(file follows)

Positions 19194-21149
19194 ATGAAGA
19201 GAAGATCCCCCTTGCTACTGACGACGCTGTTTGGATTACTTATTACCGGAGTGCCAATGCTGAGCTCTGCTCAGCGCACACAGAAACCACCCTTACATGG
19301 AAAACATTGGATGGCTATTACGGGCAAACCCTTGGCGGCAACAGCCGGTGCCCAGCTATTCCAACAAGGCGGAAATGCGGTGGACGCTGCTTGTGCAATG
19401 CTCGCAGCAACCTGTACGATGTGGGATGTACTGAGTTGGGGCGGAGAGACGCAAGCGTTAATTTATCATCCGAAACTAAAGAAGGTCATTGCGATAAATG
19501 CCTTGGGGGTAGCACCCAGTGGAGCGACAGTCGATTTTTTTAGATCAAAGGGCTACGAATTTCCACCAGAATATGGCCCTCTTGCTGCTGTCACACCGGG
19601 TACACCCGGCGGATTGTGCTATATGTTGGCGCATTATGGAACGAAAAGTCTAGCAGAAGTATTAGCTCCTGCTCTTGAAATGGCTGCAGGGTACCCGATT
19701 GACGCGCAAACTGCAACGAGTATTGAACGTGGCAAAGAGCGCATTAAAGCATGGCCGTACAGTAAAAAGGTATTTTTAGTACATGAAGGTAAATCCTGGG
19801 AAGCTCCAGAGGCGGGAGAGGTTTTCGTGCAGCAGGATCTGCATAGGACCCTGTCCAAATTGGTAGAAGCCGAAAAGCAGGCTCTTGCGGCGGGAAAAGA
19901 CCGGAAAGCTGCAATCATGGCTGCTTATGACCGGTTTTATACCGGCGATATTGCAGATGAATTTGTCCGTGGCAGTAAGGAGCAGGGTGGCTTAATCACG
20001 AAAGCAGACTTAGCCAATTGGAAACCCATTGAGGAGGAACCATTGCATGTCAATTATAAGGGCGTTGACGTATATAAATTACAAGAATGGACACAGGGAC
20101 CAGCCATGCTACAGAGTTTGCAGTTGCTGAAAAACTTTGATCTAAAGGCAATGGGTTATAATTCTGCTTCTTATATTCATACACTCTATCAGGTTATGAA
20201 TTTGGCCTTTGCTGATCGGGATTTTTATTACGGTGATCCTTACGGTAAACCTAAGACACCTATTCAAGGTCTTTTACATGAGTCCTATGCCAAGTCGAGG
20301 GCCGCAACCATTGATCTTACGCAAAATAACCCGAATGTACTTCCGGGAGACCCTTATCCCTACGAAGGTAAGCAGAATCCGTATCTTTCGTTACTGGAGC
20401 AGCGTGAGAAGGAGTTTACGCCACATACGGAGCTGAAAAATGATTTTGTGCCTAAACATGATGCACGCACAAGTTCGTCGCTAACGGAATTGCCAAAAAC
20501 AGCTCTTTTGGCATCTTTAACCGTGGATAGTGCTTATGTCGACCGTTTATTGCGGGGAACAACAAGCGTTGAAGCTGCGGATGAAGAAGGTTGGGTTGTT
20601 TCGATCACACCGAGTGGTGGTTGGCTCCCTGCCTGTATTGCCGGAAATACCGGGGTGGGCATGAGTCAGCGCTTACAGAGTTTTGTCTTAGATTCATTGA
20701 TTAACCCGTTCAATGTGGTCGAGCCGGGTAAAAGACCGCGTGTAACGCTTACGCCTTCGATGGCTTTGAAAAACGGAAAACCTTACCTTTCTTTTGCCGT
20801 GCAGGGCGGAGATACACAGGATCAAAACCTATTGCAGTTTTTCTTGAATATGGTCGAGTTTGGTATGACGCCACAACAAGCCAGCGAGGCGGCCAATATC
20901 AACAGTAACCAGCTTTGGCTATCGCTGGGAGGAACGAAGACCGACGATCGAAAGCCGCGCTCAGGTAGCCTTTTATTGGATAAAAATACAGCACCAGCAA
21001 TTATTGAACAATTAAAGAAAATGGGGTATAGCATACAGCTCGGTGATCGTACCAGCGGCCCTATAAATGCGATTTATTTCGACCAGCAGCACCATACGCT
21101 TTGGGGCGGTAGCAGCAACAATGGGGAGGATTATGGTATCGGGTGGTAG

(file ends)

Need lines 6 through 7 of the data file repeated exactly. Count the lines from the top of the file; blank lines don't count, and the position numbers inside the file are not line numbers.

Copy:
19501 CCTTGGGGGTAGCACCCAGTGGAGCGACAGTCGATTTTTTTAGATCAAAGGGCTACGAATTTCCACCAGAATATGGCCCTCTTGCTGCTGTCACACCGGG
19601 TACACCCGGCGGATTGTGCTATATGTTGGCGCATTATGGAACGAAAAGTCTAGCAGAAGTATTAGCTCCTGCTCTTGAAATGGCTGCAGGGTACCCGATT